These results emphasize the possible interaction between the deep underlying reservoir and the surface sediments of the center of Amsterdam mud volcano. The acetate present there in abundance could have been generated by high temperature cracking of organic matter in the deeper sediment layers. The fluid flux carrying it towards the sediment surface could also bring the microorganisms present in the deep subsurface biosphere.

 

The paper

C. Lazar, R. Parkes, B. Cragg, S. L’Haridon, L. Toffin, 2012. Methanogenic activity and diversity in the centre of the Amsterdam Mud Volcano, Eastern Mediterranean Sea. FEMS Microbiology Ecology 81 : 243–254.
See the first page

 

The authors

This work was conducted by scientists from IUEM and Ifremer (Laboratoire de microbiologie des environnements extrêmes, UMR6197 CNRS/Ifremer/UBO), University of North Carolina (USA) and Université of Cardiff (Great Britain).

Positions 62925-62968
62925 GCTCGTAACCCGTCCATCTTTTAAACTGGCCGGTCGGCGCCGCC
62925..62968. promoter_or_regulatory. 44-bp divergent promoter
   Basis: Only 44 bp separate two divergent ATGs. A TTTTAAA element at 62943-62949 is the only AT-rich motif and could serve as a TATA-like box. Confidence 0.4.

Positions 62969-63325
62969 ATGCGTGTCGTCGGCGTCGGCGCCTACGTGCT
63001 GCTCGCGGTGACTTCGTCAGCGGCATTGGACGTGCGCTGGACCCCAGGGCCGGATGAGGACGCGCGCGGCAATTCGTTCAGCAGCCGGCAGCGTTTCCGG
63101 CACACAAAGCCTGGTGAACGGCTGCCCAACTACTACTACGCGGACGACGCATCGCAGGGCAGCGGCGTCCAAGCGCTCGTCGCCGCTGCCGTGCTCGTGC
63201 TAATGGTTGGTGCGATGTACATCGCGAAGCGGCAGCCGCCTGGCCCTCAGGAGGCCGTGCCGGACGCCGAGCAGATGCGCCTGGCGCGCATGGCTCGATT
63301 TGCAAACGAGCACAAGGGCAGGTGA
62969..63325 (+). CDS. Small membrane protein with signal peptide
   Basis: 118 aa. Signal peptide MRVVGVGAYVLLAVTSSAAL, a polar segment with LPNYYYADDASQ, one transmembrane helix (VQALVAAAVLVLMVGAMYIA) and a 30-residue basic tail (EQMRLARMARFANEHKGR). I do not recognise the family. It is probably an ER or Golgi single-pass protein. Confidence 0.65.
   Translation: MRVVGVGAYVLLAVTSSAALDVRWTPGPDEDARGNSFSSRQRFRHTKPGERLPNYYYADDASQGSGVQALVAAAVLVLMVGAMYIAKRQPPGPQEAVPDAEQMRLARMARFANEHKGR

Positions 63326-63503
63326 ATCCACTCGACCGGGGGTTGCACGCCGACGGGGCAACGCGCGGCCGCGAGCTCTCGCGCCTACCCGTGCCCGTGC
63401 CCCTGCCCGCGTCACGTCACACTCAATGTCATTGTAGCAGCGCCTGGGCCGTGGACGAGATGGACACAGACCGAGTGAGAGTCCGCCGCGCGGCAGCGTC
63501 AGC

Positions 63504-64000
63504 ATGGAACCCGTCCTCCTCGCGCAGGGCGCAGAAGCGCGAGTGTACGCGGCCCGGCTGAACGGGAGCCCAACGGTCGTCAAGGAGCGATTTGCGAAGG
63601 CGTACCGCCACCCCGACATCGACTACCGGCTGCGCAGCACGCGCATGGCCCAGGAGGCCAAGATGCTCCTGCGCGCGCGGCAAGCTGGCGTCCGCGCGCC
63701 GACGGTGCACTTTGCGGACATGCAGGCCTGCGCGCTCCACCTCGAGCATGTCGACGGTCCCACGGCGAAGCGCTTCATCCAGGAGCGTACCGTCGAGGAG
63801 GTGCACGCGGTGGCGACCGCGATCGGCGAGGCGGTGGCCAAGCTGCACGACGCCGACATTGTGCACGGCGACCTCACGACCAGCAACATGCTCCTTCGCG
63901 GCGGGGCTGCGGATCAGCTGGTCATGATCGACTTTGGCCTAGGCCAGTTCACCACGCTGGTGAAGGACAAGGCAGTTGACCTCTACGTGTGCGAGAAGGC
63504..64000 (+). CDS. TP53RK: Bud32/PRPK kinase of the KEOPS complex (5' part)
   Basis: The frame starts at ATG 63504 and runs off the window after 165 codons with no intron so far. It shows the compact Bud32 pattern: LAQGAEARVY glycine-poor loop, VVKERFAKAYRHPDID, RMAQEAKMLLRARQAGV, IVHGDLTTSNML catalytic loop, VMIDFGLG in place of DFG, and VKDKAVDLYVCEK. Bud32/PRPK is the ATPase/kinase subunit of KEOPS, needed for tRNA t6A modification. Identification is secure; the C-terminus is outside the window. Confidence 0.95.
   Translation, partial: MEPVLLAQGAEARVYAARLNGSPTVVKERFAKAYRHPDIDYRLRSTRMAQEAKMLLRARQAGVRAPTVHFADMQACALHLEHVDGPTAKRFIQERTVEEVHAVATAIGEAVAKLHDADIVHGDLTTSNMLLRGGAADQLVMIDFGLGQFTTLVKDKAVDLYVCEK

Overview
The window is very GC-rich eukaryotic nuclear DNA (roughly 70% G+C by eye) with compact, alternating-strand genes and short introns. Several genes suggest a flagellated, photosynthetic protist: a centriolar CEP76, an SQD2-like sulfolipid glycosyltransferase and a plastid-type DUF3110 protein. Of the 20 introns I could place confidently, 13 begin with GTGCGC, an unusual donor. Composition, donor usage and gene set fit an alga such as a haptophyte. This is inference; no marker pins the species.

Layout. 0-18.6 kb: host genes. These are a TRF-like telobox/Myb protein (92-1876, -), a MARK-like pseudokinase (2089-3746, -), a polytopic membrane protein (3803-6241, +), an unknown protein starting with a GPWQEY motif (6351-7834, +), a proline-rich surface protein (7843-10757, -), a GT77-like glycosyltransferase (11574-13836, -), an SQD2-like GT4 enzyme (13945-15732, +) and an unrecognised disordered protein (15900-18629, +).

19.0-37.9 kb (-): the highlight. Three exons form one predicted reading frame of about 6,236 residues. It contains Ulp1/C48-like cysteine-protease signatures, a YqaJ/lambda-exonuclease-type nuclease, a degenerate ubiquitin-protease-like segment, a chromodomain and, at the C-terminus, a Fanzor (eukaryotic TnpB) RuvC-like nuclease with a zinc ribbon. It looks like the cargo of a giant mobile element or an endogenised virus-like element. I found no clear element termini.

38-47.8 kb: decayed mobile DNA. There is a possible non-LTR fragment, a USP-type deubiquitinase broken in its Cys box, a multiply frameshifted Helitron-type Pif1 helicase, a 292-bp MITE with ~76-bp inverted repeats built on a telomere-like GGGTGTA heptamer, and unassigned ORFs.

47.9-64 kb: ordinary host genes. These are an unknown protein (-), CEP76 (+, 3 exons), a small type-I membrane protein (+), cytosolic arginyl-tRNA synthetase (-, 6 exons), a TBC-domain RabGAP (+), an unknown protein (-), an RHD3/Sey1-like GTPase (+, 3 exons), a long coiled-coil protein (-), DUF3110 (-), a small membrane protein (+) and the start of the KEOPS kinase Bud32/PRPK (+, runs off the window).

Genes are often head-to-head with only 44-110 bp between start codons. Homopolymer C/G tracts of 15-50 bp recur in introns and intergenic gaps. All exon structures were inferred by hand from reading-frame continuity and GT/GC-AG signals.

The journal

FEMS Microbiology Ecology is published by Blackwell and is one of the five journals of the Federation of European Microbiological Soceities (FEMS). Its field covers microorganism (bacteria, archaea, filamentous fungi, yeasts, protozoa, cyanobacteria, algae or viruses) and their environments (natural soil, aquatic and atmospheric habitats, including extreme environments, artificial or managed environments). Papers deal with topics as diverse as ecology, evolutionary biology, phylogenetic diversity, interactions with the environment and other organisms, etc.